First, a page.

Our son Thomas was born. He died. And he had to be buried. And I thought about what I wanted him to be wearing when we laid him in his coffin. I knew it had to be something special, something really beautiful.

So I went shopping and, in the one and only children’s clothing boutique in town, I found exactly what I wanted: an exquisite ivory baptismal gown. But would it fit our son? The owner of the shop appeared at my elbow, eager to help and I told her I was worried the gown would be too big. She asked me how old our baby was, and I replied, “One day old,” and I might have stopped right there, but I didn’t. The words flowed out of my mouth: “But he’s dead. I want a gown to bury him in.”

The woman’s eyes filled with tears. She reached out and enfolded me in a huge, warm hug. “If it doesn’t fit,” she said. “I’ll alter it for him myself.” She took the gown from my hands and placed it on the shop counter, and then said,“You’ll need a singlet and how about some socks? And look at this shawl. It will look perfect over the gown.”

I followed the woman around the shop as she gathered various items of clothing. Of course Thomas had to be dressed properly. Yes, he needed socks and underclothes, as well as the gown. Why hadn't I thought of them myself?

It was a very expensive gown. The shawl cost a lot of money too. But that didn't matter. This was the only outfit I was ever going to buy Thomas. I wanted our son to be dressed in the best.

The sales woman carefully wrapped the baptismal gown and the shawl in a piece of tissue paper and then she slid them into a large paper bag, together with the smaller items of clothing and then handed them to me. I had my money all ready to pay but she shook her head. “That’s okay,” she said. “No charge.”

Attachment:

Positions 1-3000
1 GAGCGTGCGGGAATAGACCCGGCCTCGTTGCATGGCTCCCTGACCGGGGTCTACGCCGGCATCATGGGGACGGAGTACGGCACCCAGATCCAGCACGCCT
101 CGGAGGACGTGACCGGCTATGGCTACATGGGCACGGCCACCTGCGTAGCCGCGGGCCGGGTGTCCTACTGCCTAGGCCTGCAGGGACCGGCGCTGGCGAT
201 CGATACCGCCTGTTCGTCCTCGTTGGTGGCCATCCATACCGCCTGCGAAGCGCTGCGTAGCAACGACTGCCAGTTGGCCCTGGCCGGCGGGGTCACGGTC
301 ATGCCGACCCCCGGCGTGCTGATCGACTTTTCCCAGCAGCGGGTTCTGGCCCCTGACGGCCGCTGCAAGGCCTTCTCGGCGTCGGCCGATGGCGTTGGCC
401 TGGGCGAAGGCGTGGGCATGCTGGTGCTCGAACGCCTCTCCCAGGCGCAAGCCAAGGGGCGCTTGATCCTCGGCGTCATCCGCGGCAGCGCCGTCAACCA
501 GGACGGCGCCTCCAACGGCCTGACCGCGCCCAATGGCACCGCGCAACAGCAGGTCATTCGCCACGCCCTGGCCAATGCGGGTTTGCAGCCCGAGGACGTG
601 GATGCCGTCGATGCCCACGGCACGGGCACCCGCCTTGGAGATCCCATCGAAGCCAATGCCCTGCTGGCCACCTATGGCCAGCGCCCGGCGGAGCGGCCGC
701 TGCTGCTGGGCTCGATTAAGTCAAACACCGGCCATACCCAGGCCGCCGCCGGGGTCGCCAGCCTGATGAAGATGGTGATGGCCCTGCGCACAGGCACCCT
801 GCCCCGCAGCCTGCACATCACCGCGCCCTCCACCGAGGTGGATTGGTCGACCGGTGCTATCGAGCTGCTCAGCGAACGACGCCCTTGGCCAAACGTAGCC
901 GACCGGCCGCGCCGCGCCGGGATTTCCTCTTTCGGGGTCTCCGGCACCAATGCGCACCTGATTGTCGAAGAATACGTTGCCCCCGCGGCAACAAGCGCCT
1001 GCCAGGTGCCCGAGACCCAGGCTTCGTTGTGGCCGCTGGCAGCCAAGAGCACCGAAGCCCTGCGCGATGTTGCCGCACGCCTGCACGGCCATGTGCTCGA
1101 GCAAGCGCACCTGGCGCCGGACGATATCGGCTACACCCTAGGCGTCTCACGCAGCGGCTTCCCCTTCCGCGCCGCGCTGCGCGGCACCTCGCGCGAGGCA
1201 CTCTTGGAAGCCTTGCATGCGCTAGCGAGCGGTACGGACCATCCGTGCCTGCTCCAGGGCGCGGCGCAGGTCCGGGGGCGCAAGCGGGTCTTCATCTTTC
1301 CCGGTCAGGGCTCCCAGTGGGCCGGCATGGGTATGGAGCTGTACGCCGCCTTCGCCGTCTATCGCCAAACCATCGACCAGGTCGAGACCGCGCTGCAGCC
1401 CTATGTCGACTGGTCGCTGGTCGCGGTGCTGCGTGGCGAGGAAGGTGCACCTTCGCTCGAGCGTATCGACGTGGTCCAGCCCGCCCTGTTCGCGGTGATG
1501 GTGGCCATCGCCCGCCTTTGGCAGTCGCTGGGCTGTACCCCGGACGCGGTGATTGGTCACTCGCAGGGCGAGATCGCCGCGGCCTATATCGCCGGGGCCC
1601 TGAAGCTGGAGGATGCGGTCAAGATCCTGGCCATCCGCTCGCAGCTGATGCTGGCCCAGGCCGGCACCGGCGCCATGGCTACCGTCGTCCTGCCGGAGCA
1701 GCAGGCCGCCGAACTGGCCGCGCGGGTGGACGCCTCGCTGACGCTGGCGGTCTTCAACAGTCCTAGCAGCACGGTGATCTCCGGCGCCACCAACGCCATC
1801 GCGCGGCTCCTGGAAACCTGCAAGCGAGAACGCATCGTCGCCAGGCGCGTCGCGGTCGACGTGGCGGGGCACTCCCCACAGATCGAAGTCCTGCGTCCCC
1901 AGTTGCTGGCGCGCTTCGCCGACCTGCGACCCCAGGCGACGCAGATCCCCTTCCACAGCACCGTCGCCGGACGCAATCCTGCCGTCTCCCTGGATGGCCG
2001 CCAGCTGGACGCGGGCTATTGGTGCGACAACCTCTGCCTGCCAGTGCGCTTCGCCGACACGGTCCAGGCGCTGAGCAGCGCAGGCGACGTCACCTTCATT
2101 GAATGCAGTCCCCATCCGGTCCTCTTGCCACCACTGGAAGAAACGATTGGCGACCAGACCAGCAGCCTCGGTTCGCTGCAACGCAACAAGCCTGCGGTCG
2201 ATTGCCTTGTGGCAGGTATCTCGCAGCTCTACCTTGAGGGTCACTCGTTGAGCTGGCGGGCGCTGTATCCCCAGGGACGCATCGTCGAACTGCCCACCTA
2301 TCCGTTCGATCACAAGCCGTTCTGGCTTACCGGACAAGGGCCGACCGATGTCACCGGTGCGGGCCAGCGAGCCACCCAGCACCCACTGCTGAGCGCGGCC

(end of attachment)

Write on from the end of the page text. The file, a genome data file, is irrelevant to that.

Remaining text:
How could I walk out of the shop with all these beautiful clothes without paying a cent? It didn't feel right. But how could I refuse such a gift of love? The woman must have understood how I was feeling because she proposed a nominal sum which I gratefully accepted. Then she hugged me again before I left the shop.

Several days later we attended Thomas’ viewing at the funeral home. I leaned down over his coffin, and carefully picked him up. The ivory gown flowed over his little rag doll legs. A matching bonnet covered his fair hair. I adjusted the delicate shawl and held him close. He was beautiful, absolutely perfect. And so were his clothes.

Did it really matter what Thomas was wearing when we buried him deep in the ground? I think about the rain seeping into his coffin. I think of his beautiful clothes decaying away. Was it all a waste? No; those clothes were important. They were important to me and they were important to Thomas.

I think Thomas knows he was buried in an exquisite gown of love. 


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  1. Crying. Oh my, Sue, I'm crying. This is why you weren't to write about gum boots, I suspect, because this is magnficent. The tenderness, the kindness of the shop owner were beautiful, and you took us right there with you and we saw and felt and knew in our hearts (I did, anyway) that she was not going to charge you, at least for the things she'd suggested. Thank you for sharing this about your beautiful Thomas, in his beautiful gown of love.

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    1. Nancy,

      Thank you! I had a gum boot story all planned out. I even wrote it but it was wrong and the right words just wouldn't appear. But I wrote this story very quickly. I'm glad it was okay! It made me realise there are still some memories that haven't yet been explored. Thomas seems to be an unending story!

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  2. Oh Sue, Thomas is so loved! That is what I always experience whenever I read your Thomas stories. How he must have felt that love while he was growing inside of you, and then during the short time he lived on earth. Surely, he feels it even more now in Heaven, where all love dwells in God's Love. What a beautiful story! What a kind and caring shopkeeper! You and your Thomas stories remind me of the verse in I Corinthians 13: Love never ends. God bless you, Sue. You are such an amazing mother. I'm so glad you didn't write aboaut the gum boots. xo

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    1. Patricia,